Case Studies

We have worked with many men. These case studies feature real clients although their names have been changed.

JACK

Jack is clear that he is entirely responsible for his past behaviour. But you do not have to look very hard to see some of the factors that resulted in him sitting in this room.

“I watched it all when I was a child, my mum getting battered and stuff like that,” he says. Then there is the drug-dealer father who brought his son up to be a macho man who would never run away from a fight; best friends who were addicts; and stints in jail for beatings and stabbings that only fuelled the violence, as he battled to stand up for himself inside.

“My criminal record is as long as my arm, I’ve done some bad stuff,” says the 30-year-old. “But no one’s ever come in and helped me, they’ve just left me. All the anger was going on to my girlfriend.

“I felt like she wouldn’t listen, like no one was listening. I now notice myself getting angry, whereas before I didn’t understand it.”

The father-of-one, who says he “never cared about anything or felt for anybody”, describes the programme as “the best thing I’ve ever done in my life, to be honest”.

He laments: “It’s a shame you don’t get taught these things when you’re younger”.

GARY

“We had a real happy little family home, growing up. I don’t know where it came from. I’m still trying to pinpoint the exact thing today,” Gary says.

But he is disarmingly frank about his past behaviour towards the mother of his two children, whom he is still with.

“I headbutted her, spat at her, strangled her, threats to kill, threatened her family, putting her down – just making her feel like something you stood in.”

Social services intervened and removed the children from their care before they both resolved to end the violence. But talking about it to others was daunting.

“I felt ashamed about what I’d done to be here. And I found it difficult having a woman staff member in the group – talking to a woman about being violent towards another woman. But it made it easier for me to go and speak to my partner.”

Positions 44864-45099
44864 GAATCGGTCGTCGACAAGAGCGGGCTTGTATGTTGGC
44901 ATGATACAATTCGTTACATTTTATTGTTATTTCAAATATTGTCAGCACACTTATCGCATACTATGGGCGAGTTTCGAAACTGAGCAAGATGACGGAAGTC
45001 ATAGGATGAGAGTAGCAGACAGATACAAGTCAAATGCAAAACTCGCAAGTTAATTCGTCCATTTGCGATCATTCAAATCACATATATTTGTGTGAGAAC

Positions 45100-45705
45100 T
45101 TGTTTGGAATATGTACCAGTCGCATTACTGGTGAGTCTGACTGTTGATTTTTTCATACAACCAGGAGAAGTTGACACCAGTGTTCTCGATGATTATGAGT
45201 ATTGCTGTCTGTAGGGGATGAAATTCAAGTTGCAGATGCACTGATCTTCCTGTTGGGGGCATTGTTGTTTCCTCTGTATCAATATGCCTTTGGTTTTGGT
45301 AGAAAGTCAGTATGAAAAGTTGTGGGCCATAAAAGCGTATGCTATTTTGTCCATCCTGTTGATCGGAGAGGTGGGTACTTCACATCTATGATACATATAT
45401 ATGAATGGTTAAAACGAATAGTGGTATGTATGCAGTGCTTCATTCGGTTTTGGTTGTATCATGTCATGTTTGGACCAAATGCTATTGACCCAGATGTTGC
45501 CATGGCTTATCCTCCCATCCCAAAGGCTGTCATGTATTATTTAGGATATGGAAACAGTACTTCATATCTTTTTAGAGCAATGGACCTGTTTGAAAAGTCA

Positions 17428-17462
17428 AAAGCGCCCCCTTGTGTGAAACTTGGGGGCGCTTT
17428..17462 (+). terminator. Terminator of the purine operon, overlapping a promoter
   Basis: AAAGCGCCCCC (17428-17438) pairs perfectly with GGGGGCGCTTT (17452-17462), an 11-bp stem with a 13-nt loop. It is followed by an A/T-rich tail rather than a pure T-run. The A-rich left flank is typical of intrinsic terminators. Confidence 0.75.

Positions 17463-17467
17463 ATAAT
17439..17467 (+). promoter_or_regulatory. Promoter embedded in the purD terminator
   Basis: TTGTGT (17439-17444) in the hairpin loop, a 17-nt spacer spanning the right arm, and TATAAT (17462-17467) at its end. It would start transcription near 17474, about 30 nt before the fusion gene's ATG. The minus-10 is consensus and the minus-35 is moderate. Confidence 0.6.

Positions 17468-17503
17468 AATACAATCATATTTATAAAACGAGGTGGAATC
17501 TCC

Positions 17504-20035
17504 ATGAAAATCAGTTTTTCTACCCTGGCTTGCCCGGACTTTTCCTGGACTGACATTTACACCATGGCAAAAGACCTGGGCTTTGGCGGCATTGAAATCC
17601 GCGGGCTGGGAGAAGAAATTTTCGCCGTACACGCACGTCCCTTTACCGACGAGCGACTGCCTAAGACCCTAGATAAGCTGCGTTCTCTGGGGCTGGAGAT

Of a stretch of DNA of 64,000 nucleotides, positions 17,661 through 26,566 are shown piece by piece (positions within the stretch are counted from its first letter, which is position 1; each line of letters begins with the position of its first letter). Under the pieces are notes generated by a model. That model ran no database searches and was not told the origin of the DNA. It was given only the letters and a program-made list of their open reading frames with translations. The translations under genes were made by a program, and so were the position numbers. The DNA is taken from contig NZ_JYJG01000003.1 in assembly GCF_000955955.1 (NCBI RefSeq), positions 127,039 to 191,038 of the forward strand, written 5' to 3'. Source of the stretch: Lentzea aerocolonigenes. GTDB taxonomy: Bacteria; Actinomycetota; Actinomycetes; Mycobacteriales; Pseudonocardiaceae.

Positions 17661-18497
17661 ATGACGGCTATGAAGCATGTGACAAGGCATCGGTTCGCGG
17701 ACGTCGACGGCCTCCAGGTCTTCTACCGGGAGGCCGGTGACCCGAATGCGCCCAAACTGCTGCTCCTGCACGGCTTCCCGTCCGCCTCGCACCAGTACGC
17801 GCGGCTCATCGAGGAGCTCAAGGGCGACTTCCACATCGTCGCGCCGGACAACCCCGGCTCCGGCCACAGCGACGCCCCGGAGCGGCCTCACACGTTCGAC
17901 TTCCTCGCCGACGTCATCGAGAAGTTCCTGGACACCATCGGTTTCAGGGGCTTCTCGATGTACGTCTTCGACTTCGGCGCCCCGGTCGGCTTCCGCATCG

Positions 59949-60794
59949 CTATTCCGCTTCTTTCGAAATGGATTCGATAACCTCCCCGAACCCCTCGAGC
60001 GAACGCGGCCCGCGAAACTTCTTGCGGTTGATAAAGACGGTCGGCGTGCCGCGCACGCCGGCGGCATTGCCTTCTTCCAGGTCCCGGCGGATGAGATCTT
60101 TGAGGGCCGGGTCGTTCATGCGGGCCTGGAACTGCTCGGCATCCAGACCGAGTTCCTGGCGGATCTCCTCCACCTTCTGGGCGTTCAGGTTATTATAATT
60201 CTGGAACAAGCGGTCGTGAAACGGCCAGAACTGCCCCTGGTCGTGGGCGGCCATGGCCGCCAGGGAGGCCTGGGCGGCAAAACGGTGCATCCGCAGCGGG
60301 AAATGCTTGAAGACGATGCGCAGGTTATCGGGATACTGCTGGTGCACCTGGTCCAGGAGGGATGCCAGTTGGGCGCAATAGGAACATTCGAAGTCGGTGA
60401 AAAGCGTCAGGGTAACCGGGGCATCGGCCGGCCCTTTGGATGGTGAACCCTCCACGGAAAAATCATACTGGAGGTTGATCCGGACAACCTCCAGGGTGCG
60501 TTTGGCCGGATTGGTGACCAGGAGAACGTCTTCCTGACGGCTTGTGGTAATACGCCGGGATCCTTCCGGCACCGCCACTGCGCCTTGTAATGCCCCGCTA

“Two years ago, I couldn’t have imagined talking about my relationship to random men, do you know what I mean?” he says. “It’s just normal for us now.”

TIM

Tim was unable to accept he had a problem – until he realised he would be denied access to his children.

It was only then that he desperately looked around for help to change his abusive behaviour, but none was forthcoming. “I came close a few times to doing myself in, because I was getting no help from nowhere,” he says.

The father-of-six admits that he used to earn £2,000 a week or more “illegally”, while having countless affairs and being engaged in constant violence inside and outside the home.

But, he adds: “I know for a fact I would have killed myself, because if I wasn’t allowed to see my kids, I wouldn’t have had anything else to live for.

“My anger cost me everything. My violent behaviour destroyed my kids – they were scared to death of me. Only recently, I found out my daughter used to lock herself in the bedroom and cry. Now she says she doesn’t want me to give up the anger management because she’s seen how much I’ve changed.”

The above are extracts taken from an article on domestic violence in the Independent newspaper. To read the full article http://goo.gl/k01wvx

 

If you are reading this as a man and want to talk to someone, you can call the Respect Phoneline which is  a freephone 0808 802 4040 or go to their website www.respectphoneline.org.uk